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Unless Congress acts, student loan interest rates will double

Each spring millions of young Americans graduate from colleges, universities and technical programs all over the United States. Their young lives offer promise and hope for the future of Massachusetts. However, in today's world many are held back by the burden of crippling student loan debt.

Over the last few decades the cost of higher education has gone up so significantly that people have been forced to borrow more and more money in order to go to college. In fact, since 2004 the amount of student loan debt in America has tripled. Currently, Americans owe nearly $1 trillion in student loan debt.

Often low paid graduates are coming out of school with so much debt that they cannot afford their everyday expenses and are facing serious financial challenges. As if this burden is not enough, it is soon to become even more difficult to pay student loans. As of July 1, 2013 the interest rate of subsided federal loans is set to double.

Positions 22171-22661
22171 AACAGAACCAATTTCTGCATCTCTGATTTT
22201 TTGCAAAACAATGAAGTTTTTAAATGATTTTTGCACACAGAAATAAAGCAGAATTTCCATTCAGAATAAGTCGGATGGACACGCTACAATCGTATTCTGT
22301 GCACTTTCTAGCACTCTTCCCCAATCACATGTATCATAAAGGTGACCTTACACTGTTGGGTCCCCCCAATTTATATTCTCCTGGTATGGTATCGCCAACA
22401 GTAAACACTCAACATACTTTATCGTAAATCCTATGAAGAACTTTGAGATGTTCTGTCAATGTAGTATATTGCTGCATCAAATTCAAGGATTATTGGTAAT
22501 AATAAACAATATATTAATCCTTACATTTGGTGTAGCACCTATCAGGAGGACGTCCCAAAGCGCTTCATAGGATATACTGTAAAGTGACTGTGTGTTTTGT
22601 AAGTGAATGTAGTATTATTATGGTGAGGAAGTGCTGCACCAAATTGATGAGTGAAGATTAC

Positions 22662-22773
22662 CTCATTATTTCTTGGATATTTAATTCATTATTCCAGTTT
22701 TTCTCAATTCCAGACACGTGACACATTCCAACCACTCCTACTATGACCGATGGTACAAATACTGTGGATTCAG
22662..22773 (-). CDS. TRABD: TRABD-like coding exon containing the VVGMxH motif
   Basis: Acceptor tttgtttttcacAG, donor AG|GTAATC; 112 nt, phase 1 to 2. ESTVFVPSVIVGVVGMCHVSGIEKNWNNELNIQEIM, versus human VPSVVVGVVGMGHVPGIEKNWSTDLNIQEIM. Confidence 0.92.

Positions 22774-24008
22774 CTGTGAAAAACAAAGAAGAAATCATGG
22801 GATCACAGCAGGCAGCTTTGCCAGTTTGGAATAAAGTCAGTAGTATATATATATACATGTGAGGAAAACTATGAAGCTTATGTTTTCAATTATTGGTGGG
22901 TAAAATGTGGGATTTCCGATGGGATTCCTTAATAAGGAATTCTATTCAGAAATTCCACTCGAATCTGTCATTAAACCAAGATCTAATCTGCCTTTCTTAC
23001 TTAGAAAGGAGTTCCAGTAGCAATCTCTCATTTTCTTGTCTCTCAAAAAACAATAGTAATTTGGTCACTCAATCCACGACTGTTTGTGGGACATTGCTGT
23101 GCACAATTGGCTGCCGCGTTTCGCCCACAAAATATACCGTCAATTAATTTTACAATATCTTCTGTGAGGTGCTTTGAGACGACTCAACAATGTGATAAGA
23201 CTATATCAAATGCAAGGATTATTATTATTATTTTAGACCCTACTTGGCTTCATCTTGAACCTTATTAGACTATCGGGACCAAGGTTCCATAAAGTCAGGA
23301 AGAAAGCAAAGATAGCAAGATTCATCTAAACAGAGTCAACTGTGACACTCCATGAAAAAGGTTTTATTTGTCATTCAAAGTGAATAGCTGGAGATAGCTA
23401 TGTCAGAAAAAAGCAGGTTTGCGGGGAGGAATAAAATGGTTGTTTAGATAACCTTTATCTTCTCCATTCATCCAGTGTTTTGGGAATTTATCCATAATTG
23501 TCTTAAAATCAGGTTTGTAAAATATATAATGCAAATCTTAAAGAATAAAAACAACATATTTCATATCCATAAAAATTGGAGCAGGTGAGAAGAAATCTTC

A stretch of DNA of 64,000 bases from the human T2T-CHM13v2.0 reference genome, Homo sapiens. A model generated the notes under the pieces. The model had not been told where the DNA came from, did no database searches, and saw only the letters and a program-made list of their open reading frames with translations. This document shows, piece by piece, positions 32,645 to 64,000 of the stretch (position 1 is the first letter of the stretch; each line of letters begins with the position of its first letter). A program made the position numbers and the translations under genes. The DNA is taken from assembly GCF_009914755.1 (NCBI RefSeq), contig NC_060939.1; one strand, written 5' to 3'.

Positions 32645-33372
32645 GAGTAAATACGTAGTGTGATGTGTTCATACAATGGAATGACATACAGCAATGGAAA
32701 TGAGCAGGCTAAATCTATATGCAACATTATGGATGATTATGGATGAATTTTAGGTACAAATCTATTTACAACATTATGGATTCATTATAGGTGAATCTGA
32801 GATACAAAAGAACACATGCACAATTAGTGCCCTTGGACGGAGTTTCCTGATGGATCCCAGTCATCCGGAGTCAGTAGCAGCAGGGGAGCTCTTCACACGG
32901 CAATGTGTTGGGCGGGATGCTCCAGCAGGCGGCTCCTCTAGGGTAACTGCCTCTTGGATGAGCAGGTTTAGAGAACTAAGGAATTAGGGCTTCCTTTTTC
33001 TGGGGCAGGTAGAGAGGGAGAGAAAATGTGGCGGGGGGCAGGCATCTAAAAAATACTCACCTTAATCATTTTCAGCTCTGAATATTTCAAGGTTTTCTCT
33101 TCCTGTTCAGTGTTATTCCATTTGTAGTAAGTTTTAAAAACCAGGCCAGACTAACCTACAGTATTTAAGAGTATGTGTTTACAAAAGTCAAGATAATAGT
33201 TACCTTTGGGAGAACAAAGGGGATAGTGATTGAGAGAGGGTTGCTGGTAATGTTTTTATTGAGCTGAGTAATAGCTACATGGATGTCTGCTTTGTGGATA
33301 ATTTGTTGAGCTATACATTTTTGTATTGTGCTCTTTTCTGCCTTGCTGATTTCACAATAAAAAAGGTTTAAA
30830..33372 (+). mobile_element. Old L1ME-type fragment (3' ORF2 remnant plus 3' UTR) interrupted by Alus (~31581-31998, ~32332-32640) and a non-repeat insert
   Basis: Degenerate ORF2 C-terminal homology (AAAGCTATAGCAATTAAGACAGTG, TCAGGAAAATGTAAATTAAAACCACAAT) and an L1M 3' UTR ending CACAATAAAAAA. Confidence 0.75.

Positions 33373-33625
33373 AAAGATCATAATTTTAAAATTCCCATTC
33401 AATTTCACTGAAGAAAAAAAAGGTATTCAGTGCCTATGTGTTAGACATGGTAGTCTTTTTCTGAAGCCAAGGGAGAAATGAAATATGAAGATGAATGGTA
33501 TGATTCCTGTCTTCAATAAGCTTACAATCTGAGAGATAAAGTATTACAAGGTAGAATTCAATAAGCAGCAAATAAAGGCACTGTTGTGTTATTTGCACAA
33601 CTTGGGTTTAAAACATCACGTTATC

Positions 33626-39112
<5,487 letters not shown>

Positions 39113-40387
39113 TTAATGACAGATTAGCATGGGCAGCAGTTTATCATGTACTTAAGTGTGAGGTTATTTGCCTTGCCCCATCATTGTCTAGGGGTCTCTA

Currently, the rate is 3.4 percent. In July, the rate will jump up to 6.8 percent -- unless Congress acts. While plans have been proposed by both members of the House and Senate, no consensus has been made. Massachusetts Senator Elizabeth Warren has proposed a plan to allow students to have the same low interest rate as large banks. However, the House has passed a separate bill which would tie student loan interest rates to the market rate. This plan would allow the interest rate to fluctuate up to 8.5 percent.

Unless Congress can work out a deal in the next couple of weeks, people across the United States will be seeing higher payments. In many cases, people may not be able to afford these changes and may be looking for debt relief. Thankfully for consumers, debt relief options are available that can eliminate debt and help people move forward with a fresh start.

Source: Mother Jones, "Student Loan Debt Is a Beast. Here Are Elizabeth Warren's, President Obama's, and the GOP's Plans to Fix It.," Erika Eichelberger, Maggie Severns and Brett Brownell, June 3, 2013